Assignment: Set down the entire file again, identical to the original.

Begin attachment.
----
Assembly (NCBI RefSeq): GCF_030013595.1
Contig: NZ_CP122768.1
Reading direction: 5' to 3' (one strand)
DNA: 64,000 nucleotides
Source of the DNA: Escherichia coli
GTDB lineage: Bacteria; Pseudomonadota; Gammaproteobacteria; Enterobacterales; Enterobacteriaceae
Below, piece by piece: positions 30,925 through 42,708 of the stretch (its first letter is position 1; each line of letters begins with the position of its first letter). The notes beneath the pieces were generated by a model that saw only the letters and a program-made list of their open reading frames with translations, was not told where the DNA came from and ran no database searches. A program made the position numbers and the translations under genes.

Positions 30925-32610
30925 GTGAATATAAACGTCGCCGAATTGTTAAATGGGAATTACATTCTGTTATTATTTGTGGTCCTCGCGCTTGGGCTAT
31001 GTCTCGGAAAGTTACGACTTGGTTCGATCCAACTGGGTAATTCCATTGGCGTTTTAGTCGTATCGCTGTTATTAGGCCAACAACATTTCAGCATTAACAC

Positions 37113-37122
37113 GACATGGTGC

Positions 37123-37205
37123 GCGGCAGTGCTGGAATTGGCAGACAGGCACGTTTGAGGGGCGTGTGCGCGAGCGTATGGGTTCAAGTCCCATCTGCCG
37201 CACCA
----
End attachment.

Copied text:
Assembly (NCBI RefSeq): GCF_030013595.1
Contig: NZ_CP122768.1
Reading direction: 5' to 3' (one strand)
DNA: 64,000 nucleotides
Source of the DNA: Escherichia coli
GTDB lineage: Bacteria; Pseudomonadota; Gammaproteobacteria; Enterobacterales; Enterobacteriaceae
Below, piece by piece: positions 30,925 through 42,708 of the stretch (its first letter is position 1; each line of letters begins with the position of its first letter). The notes beneath the pieces were generated by a model that saw only the letters and a program-made list of their open reading frames with translations, was not told where the DNA came from and ran no database searches. A program made the position numbers and the translations under genes.

Positions 30925-32610
30925 GTGAATATAAACGTCGCCGAATTGTTAAATGGGAATTACATTCTGTTATTATTTGTGGTCCTCGCGCTTGGGCTAT
31001 GTCTCGGAAAGTTACGACTTGGTTCGATCCAACTGGGTAATTCCATTGGCGTTTTAGTCGTATCGCTGTTATTAGGCCAACAACATTTCAGCATTAACAC

Positions 37113-37122
37113 GACATGGTGC

Positions 37123-37205
37123 GCGGCAGTGCTGGAATTGGCAGACAGGCACGTTTGAGGGGCGTGTGCGCGAGCGTATGGGTTCAAGTCCCATCTGCCG
37201 CACCA